Beautiful Virgin Islands

I didn’t know of any corruption in my party — Dr Smith

I didn’t know of any corruption in my party — Dr Smith

Years ahead of the Commission of Inquiry (COI) which examined governance in the territory, the UK had asked former Premier Dr D Orlando Smith about corruption that may have been happening within his then-governing National Democratic Party.
According to the former Premier, he said he was unaware of any such corruption but said he understood the concerns that led to COI, given that many people in the territory were complaining to the UK government over the years that his party was the most corrupt government in the territory’s history.

Dr Smith told the Talking Points show that he was questioned about the issue by former Governor Augustus Jaspert when he served as Premier, even before Jaspert ever set foot in the territory.

“I met [Jaspert] before he came here, and the first question he asked me was, ‘what about this corruption in the BVI?’” Dr Smith said. “I was taken aback because I didn’t know of any corruption. I was not aware of any corruption in the party which I was a part of and of which I was leader.”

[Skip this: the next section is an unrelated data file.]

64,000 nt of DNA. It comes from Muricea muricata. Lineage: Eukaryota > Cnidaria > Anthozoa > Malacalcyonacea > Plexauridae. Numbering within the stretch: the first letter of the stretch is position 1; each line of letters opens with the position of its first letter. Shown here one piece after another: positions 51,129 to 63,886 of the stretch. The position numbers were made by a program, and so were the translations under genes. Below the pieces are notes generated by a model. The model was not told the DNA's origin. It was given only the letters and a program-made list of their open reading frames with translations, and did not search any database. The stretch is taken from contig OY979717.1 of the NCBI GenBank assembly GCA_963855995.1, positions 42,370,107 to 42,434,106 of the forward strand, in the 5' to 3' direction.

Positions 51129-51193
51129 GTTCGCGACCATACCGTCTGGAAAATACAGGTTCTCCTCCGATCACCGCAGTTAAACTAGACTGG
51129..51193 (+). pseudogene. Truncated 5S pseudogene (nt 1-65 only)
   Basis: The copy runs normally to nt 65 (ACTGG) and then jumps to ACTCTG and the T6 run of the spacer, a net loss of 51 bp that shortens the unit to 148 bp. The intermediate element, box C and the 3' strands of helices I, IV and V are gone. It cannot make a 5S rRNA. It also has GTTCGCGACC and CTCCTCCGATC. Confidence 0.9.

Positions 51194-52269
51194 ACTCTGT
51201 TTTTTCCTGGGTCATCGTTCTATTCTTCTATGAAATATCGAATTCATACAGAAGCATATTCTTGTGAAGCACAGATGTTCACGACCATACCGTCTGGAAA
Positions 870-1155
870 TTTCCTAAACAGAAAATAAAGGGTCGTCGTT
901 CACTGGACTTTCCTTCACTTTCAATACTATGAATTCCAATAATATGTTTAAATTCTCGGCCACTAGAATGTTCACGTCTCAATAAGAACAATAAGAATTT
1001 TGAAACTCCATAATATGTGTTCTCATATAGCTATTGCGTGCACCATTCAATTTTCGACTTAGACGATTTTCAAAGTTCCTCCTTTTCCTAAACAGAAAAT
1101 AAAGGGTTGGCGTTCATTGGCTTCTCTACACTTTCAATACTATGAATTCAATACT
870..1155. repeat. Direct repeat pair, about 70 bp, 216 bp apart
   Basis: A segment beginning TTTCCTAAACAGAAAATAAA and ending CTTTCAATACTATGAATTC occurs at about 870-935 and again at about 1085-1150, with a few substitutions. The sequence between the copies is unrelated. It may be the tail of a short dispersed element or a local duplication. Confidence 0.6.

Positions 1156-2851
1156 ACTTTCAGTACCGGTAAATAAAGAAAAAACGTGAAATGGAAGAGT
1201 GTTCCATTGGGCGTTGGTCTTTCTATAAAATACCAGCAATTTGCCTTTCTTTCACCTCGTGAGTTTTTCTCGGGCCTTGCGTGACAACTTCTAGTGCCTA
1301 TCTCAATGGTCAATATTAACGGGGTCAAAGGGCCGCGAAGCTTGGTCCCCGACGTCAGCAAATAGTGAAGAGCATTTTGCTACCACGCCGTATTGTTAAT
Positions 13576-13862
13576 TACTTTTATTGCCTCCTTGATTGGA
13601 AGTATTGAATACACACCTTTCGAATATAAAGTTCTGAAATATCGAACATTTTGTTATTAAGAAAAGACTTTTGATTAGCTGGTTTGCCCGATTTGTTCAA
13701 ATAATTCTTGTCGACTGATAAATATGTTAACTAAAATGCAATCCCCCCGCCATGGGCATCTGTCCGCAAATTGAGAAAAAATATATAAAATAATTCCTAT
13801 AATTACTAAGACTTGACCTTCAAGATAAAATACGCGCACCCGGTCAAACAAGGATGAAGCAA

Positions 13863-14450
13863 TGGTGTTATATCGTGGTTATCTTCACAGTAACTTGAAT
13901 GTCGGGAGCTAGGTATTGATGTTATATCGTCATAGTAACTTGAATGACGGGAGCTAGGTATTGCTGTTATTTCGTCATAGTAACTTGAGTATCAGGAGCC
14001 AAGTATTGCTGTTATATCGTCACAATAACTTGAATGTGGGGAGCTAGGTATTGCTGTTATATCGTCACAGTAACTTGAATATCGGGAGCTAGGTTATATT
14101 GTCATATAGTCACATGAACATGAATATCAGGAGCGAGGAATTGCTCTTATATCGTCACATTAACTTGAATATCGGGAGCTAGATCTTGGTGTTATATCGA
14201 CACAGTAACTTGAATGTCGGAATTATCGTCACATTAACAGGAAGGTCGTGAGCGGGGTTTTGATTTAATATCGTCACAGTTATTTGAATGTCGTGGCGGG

Dr Smith suggested that the adage ‘where there is smoke, there is fire’, as well as the reportedly contentious relationship between the then-Andrew Fahie led government and the former governor, may have contributed to the eventual call for the COI by Jaspert as he left these shores.

We had regular meetings

When asked how he was able to stave off a COI from happening under his watch, Dr Smith said regular meetings with the former governor and Cabinet meetings of which the governor is usually the Chair may have helped with avoiding it at that time.

“So, there is ample opportunity for discussions between the governor and the Premier to be able to resolve any issues that may arise,” Dr Smith said.

The COI ultimately found that there were urgent issues that needed to be addressed in the governance of the territory and proposed as its first and overarching recommendation that the territory’s constitution be suspended and UK rule be implemented through the governor.

The coalistion Government of National Unity — which was quickly assembled in the immediate aftermath of Fahie’s unrelated arrest for money laundering and drug smuggling in the United States — signed a document to implement governance reforms over a two-year period which saw that recommendation being stayed.

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